Kira Chhatwal '12 was born in India but has always considered herself an American.
"I've been going to school here since first grade," she said. "I grew up with Super Bowl Sunday and Fourth of July parades in Washington, D.C."
But in the eyes of the federal government, Chhatwal was not an American. When she was a teenager and her parents gained citizenship, a paperwork error kept her from becoming a citizen, too. That meant many things she wanted to do, such as volunteer with the Peace Corps, were out of reach.
Correcting the glitch took more than a year of filling out forms, explaining her situation to multiple government offices, and convincing immigration officials to let her attend a naturalization ceremony near Randolph College.
This year, Chhatwal finally became a citizen of the country she calls home.
Chhatwal's parents moved to America when she was very young. They left much behind, including a dental practice they owned in India. "When they came here, they had to start working at the bottom," she said. "My dad worked at one of my uncle's restaurants. My mom worked at liquor stores and delis."
Eventually, both of her parents returned to college. Her father now practices dentistry in Maryland, and her mother teaches at a college in Nebraska.
Coming from a crossroads of cultures, Chhatwal is fluent in English, Spanish, and the Indian languages of Hindi and Punjabi. A double major in economics and political science, she also is pursuing a minor in Spanish. Chhatwal works at the Main Grounds coffee shop on campus, tutors students in several subjects, and is active in the pre-law society.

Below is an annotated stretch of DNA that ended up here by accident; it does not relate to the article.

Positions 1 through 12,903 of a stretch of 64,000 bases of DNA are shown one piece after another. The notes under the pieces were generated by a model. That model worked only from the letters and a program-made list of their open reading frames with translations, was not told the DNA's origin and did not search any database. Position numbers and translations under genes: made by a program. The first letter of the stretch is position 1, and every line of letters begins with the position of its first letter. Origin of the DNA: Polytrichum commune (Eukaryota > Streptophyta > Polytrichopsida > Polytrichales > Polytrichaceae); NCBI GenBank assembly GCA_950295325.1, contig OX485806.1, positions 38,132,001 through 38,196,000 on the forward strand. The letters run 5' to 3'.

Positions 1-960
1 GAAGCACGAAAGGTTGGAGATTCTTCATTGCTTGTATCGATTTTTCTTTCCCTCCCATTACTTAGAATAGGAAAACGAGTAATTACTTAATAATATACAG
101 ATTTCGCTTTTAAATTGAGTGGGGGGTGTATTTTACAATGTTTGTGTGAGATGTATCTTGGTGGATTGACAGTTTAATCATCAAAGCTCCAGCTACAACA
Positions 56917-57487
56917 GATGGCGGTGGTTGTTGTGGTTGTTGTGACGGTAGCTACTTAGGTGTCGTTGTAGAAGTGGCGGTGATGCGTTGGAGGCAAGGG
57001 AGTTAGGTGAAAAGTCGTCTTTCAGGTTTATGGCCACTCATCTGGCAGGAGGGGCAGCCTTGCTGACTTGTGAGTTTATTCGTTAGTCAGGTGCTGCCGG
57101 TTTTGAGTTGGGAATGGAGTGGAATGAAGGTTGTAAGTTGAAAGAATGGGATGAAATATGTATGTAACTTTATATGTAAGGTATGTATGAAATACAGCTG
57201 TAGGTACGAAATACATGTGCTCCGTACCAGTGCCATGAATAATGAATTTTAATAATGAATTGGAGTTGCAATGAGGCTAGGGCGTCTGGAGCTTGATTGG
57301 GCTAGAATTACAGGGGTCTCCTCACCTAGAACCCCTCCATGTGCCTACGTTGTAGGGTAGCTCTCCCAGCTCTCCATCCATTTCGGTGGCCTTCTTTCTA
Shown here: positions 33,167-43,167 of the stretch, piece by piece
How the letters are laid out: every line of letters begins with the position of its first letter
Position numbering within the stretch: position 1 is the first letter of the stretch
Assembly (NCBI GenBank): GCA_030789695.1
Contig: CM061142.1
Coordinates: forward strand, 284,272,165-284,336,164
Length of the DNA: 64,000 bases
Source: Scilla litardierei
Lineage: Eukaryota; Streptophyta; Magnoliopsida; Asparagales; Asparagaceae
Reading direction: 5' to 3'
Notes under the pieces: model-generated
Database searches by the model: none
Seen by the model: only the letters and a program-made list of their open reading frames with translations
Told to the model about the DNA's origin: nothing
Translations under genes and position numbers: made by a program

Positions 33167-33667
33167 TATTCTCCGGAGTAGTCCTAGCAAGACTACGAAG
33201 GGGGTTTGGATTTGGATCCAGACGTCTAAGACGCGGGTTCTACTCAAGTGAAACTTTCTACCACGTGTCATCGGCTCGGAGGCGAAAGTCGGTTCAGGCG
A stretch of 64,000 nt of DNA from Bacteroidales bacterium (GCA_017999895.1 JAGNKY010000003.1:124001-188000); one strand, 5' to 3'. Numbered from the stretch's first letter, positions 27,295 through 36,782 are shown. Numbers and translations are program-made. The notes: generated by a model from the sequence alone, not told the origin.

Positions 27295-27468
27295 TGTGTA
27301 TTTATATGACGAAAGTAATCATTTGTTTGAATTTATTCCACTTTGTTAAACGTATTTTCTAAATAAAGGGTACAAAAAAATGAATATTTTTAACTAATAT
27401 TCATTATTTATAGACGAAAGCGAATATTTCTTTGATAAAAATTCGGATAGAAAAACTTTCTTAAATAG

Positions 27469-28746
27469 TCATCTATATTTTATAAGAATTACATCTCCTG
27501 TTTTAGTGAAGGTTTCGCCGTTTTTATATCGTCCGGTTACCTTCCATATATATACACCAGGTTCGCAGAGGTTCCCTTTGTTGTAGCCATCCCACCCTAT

Last May, Chhatwal drove to Brookneal, Virginia, for a naturalization ceremony at Red Hill, the burial place of American patriot Patrick Henry. During the ceremony, other new citizens gave tearful speeches about their love for the country. Some had been seeking citizenship for as long as Chhatwal had been alive.
Their stories helped her appreciate the privilege of living in America.
"If it was any other country, I don't think people would be willing to do this much work," she said.
"You give up so much coming to America. Everyone has different reasons. Some people want to come here for a better life, or freedom of religion, financial safety, or to have no persecution," she said. "When you give up so much to come here, you want something that says, 'Yes, I am American.' You want something official that says you're going to get all that protection and all the rights awarded to you."